What Is Reverse Thrust?

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Reverse thrust, also known as thrust reversal, involves diverting the thrust of an aircraft’s engines to decelerate the plane. When reverse thrust is active, it changes the direction of airflow emanating from the engine to help slow the aircraft down.

Turbofan engines on an Air France 747-100 with thrust reversers deployed. Photo: Olivier Cleynen via Wikimedia Commons

How does reverse thrust work?

When an aircraft is in operation, its engines provide forward thrust by blasting out air in the opposite direction to the plane’s travel direction. With enough thrust, the aircraft generates lift, which allows it to take off and remain airborne. Reverse thrust does exactly what its name would suggest – reversing the direction of airflow to provide an opposing, decelerating force on the plane’s direction of travel.

Reverse thrust provides additional deceleration to complement a plane’s braking system. Photo: Lucky Fighter via Wikimedia Commons.

Whereas regular thrust works at a 180-degree angle to propel the plane forward, reverse thrust doesn’t provide force in the exact opposite direction for aerodynamic reasons (except in small aircraft). Reverse thrust mechanisms usually provide a decelerating force at an angle of 45 degrees on commercial jet aircraft. While this reduces effectiveness, it still creates enough drag to decelerate the plane significantly.

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Different types of reverse thrust

Not all reverse thrust systems work the same way, as engine designers have come up with differing mechanisms of providing thrust reversal. However, in principle, all reverse thrust systems involve diverting the direction of air forward to slow the aircraft down.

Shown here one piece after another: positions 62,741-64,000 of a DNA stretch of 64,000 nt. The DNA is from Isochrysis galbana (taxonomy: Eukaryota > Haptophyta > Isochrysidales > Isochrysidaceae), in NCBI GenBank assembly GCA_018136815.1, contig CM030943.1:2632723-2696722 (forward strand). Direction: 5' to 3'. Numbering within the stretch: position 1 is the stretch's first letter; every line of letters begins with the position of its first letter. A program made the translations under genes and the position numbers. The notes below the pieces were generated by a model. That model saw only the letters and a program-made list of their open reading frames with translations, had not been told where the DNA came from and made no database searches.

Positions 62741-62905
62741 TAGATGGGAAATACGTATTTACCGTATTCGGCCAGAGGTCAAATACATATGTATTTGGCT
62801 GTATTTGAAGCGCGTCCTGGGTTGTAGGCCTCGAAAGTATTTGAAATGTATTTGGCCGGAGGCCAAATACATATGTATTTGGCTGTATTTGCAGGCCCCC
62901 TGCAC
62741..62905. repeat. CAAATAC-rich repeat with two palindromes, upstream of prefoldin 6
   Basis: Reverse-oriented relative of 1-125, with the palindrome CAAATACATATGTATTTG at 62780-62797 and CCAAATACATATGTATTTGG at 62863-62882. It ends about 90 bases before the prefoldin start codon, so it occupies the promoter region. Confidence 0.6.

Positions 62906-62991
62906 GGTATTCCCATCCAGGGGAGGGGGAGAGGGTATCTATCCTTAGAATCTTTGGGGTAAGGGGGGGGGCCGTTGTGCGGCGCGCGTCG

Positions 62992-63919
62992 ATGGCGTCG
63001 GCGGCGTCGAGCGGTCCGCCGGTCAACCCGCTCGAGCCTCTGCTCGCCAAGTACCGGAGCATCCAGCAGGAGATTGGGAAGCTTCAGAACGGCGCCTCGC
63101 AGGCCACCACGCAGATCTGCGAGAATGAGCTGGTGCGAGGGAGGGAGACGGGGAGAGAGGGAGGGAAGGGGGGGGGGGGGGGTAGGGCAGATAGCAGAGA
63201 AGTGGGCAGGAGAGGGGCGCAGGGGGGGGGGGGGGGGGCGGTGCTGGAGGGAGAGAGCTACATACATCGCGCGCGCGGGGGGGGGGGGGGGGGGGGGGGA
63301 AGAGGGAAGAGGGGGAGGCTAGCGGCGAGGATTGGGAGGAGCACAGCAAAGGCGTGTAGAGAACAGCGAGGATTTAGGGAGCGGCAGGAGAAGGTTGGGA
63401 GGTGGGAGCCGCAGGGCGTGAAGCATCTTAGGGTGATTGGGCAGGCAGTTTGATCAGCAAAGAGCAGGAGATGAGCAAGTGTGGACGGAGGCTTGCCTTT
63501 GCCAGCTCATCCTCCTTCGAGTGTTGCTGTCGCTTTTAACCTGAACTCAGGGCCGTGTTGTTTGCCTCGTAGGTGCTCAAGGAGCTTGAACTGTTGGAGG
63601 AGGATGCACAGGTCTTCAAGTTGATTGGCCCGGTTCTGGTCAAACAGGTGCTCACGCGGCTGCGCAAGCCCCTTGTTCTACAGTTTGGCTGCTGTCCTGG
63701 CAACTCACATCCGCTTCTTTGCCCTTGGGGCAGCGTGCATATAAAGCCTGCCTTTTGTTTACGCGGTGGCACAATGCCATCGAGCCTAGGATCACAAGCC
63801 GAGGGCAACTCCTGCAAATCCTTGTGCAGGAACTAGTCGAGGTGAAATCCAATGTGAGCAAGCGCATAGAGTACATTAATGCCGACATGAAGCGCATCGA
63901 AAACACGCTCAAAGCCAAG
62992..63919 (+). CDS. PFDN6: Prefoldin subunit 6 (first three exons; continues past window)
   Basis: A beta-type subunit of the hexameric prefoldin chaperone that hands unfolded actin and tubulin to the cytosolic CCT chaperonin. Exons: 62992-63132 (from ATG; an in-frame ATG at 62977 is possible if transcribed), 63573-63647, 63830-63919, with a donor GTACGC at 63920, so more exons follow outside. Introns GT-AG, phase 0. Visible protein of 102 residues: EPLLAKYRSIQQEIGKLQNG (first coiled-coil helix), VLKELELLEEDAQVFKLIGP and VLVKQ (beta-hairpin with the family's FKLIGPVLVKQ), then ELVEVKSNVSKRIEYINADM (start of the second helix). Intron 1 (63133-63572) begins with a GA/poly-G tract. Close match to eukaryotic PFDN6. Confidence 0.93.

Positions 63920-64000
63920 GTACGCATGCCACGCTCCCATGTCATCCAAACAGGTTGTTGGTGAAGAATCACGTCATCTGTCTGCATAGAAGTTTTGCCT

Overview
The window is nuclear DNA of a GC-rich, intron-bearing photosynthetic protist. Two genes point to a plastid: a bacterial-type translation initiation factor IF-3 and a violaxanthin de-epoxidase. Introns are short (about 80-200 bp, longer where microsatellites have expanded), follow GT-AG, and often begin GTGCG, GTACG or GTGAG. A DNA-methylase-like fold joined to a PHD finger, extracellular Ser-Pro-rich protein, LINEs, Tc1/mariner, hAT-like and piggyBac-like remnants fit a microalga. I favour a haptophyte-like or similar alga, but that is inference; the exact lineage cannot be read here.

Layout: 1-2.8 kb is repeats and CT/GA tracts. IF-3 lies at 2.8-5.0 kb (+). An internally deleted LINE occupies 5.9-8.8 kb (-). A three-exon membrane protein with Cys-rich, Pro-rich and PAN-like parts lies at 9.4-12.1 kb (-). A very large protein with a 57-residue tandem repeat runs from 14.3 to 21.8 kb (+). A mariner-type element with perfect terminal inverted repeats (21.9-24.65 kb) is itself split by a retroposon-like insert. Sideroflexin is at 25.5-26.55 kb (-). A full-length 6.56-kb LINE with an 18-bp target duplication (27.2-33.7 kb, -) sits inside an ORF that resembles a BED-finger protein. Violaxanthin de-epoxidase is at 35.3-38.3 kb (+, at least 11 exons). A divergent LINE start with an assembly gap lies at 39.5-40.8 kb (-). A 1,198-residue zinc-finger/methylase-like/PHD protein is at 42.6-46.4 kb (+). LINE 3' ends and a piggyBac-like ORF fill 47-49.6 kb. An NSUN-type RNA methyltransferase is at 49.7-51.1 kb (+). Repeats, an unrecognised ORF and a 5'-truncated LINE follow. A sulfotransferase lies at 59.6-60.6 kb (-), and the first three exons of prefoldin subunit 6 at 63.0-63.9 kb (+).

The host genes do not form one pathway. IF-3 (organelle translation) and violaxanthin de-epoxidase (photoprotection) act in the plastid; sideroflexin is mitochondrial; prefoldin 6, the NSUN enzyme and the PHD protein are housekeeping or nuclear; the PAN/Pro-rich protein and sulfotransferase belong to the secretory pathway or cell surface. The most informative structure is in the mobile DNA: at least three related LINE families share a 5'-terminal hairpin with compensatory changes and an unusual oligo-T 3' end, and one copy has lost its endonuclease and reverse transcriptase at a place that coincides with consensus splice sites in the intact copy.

Target reverser

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Some commercial jet planes have a target reverser installed inside the engine that uses bucket doors to provide thrust reversal. Hydraulic actuators shift the bucket doors to redirect airflow at a forward angle. This mechanism is most commonly found on planes with low bypass ratio turbofan engines.

Cascade reverser

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On planes with high bypass ratio engines, a cascade reverser is installed. This system, also known as the clam-shell door system, involves blocking doors installed adjacent to openings near the fan cowl’s aft edge. These blocking doors obstruct the normal flow of air and redirect it out of the openings at a sideward angle.

Cold stream

Another reverse thrust type found in modern planes is the cold stream system. This involves redirecting bypass airflow using doors installed in the bypass duct. The doors, activated by an air motor, block the cold stream final nozzle and push airflow forward out of cascade vanes. Sleeves installed around the engine nacelle move aft to activate the cascade vanes.

Reverse thrust in practice

The use of reverse thrust is primarily for decelerating the plane upon landing. Reversing air exhaustion helps to slow the aircraft down after landing, providing pilots with more control during the landing and braking process. It can also be life-saving during emergencies such as rejected takeoffs when maximum braking force is required.

A321P2F
Thrust reversers are most commonly deployed immediately after landing. Photo: Airbus

Under normal conditions, reverse thrust usually isn’t necessary after landing as the plane’s braking system will suffice. However, in adverse conditions such as rain and snow, reverse thrust can be crucial as brakes are much less effective.

If you have heard your plane’s engines rev up after touching down, this is to generate additional drag through thrust reversal systems. Perhaps counterintuitively, reverse thrust is rarely used to reverse an aircraft from the gate. It can create debris and suck objects into the engine, so aircraft instead rely on a tug truck to back up from the gate.

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